It can be fair to conclude that the Studies hold good for India; that the economy has been adversely affected because of evasion of taxes. And that the present sovereign ratings given by Standard & Poor’s, Moody’s or Fitch (ranging from BBB negative to Baaa3) would have been very different had some percentage of the estimated quantum of unaccounted money, the black economy, been available for developmental expenditure.
Which brings us to what the Budget can do to address this serious problem. The temptation to raise tax rates to generate revenue should be balanced with the impact any increase of rates has on evasion. While what should be the ‘correct’ rate is always a matter of debate, the fact remains that a higher rate provides the necessary arbitrage to evade. Policies ultimately should strengthen the hand of the enforcement agencies. The fundamental principles of tax policy-fairness, simplicity, equity, enforceability should never be lost sight off.
Amnesty schemes in the hope that all evaders will declare their unaccounted money and the Government can then start with a clean slate has never really worked-the fact that Government has had to repeatedly resort to such schemes is testimony to this. They do not contribute much and are ultimately an insult to the honest, compliant taxpayer. So, hopefully, this Budget will not see the announcement of yet another such scheme. There are better ways to mop revenue.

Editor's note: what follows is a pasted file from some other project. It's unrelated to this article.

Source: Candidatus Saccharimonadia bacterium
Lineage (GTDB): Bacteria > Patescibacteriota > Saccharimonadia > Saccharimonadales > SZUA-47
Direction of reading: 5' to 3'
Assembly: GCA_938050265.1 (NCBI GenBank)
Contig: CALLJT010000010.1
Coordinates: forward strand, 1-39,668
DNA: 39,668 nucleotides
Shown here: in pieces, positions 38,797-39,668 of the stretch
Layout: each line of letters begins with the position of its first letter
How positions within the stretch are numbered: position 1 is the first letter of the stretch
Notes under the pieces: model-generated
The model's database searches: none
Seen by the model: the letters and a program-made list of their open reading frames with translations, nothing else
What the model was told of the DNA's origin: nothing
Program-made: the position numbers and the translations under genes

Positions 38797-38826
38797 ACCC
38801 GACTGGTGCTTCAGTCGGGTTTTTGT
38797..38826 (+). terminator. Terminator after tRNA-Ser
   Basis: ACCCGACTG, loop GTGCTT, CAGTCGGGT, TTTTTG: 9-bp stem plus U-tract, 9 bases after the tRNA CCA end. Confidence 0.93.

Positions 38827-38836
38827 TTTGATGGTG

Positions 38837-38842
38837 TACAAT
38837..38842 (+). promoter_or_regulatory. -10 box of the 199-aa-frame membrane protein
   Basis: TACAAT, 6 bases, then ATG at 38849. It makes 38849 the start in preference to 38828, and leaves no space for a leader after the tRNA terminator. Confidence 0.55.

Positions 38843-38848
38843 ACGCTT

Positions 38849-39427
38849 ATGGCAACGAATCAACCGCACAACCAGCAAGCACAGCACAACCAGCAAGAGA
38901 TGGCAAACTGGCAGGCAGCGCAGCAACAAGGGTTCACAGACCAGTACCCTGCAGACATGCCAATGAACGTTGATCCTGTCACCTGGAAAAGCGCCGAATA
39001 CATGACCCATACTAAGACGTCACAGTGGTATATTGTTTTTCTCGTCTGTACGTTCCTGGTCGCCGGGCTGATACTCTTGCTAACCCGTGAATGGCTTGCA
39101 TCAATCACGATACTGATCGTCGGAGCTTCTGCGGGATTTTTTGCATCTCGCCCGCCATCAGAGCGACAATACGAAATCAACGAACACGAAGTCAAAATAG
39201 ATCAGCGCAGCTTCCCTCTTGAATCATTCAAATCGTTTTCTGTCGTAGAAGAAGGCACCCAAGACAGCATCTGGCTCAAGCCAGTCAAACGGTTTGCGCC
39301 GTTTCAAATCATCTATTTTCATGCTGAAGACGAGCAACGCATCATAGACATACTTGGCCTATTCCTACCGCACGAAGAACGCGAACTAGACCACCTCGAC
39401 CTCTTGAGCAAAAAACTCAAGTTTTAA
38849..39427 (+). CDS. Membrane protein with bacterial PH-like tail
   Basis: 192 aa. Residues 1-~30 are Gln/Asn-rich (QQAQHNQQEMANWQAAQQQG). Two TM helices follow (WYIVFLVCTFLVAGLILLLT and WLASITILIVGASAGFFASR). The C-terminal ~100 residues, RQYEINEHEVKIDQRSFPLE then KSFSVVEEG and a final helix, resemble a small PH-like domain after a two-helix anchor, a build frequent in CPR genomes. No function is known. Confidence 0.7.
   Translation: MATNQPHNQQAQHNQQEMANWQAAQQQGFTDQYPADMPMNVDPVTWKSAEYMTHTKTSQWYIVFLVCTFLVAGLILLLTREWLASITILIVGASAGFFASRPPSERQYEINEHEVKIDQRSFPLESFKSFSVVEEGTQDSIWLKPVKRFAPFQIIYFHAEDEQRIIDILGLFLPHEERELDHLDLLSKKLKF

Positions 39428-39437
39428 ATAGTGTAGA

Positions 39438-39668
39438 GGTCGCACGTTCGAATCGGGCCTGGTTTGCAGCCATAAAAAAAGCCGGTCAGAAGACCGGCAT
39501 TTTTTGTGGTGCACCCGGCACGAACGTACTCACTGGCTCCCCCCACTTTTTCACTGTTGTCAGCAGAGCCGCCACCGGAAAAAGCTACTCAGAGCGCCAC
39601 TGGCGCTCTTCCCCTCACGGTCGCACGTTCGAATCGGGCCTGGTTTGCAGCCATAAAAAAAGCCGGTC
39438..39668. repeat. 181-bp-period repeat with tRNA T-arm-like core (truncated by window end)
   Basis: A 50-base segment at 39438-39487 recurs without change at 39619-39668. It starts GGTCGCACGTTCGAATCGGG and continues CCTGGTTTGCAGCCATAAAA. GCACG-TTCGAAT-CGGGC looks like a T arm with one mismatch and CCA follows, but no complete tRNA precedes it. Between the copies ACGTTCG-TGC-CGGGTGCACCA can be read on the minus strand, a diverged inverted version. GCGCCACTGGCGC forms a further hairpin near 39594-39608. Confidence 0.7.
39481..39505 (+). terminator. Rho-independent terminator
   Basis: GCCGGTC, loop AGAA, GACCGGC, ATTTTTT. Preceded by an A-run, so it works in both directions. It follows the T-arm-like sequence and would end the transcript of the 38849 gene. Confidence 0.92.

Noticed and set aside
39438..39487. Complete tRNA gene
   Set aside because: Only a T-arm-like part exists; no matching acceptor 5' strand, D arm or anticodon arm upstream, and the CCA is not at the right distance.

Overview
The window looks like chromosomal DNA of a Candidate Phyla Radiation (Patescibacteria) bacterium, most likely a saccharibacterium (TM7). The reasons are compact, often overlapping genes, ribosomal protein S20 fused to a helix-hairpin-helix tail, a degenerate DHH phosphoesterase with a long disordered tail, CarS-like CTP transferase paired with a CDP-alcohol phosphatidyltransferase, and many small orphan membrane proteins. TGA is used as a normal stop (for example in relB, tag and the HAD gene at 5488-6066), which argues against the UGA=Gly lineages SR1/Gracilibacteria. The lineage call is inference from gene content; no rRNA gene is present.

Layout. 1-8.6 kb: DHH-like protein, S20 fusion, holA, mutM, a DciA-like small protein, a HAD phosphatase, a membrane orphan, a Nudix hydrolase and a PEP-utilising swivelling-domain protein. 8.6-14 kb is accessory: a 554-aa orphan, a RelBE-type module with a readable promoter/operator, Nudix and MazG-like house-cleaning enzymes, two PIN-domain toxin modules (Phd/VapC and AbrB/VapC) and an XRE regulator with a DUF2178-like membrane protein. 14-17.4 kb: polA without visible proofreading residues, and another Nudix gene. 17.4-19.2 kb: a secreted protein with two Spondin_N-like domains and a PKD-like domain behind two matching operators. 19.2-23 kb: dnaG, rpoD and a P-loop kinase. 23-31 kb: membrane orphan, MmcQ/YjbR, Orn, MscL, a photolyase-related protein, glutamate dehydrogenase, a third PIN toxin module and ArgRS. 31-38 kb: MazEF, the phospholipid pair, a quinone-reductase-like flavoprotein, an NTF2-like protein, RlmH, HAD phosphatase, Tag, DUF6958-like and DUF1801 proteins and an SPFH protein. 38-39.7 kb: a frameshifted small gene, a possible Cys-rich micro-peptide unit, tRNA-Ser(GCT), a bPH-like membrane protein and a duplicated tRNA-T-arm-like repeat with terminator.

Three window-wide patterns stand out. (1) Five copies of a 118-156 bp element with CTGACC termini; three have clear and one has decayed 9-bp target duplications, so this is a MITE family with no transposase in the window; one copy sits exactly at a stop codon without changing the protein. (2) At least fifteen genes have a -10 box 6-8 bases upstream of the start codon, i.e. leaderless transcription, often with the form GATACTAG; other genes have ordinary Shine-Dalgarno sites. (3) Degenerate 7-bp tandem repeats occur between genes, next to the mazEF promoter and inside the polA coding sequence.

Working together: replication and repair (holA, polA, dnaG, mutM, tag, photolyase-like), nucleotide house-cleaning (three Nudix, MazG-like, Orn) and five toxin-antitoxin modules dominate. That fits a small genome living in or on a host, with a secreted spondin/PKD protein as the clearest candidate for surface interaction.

Enforcement agencies should be aware of the larger context in which they are working. Their task of curbing and detecting tax evasion, thwarting smuggling is much more than the amount they have detected. It has a huge multiplier effect and contributes immensely to the exchequer. And to the country achieving its larger goals. Given the enormous damage tax evaders inflict, they need to be dealt with far more severely than they are.
The Finance Minister has promised a “never before” like Budget. The tax to GDP ratio is currently about 17 – 17.5 percent (after including the Centre and States’ tax revenue). A major step in this direction will be to improve the ratio – so that the Government has more money to meet its SDGs which in effect encompasses all aspects of the economy. And what better way to celebrate the 71st year since becoming a Republic.
—Najib Shah is the former chairman of the Central Board of Indirect Taxes & Customs. The views expressed are personal
Read his other columns here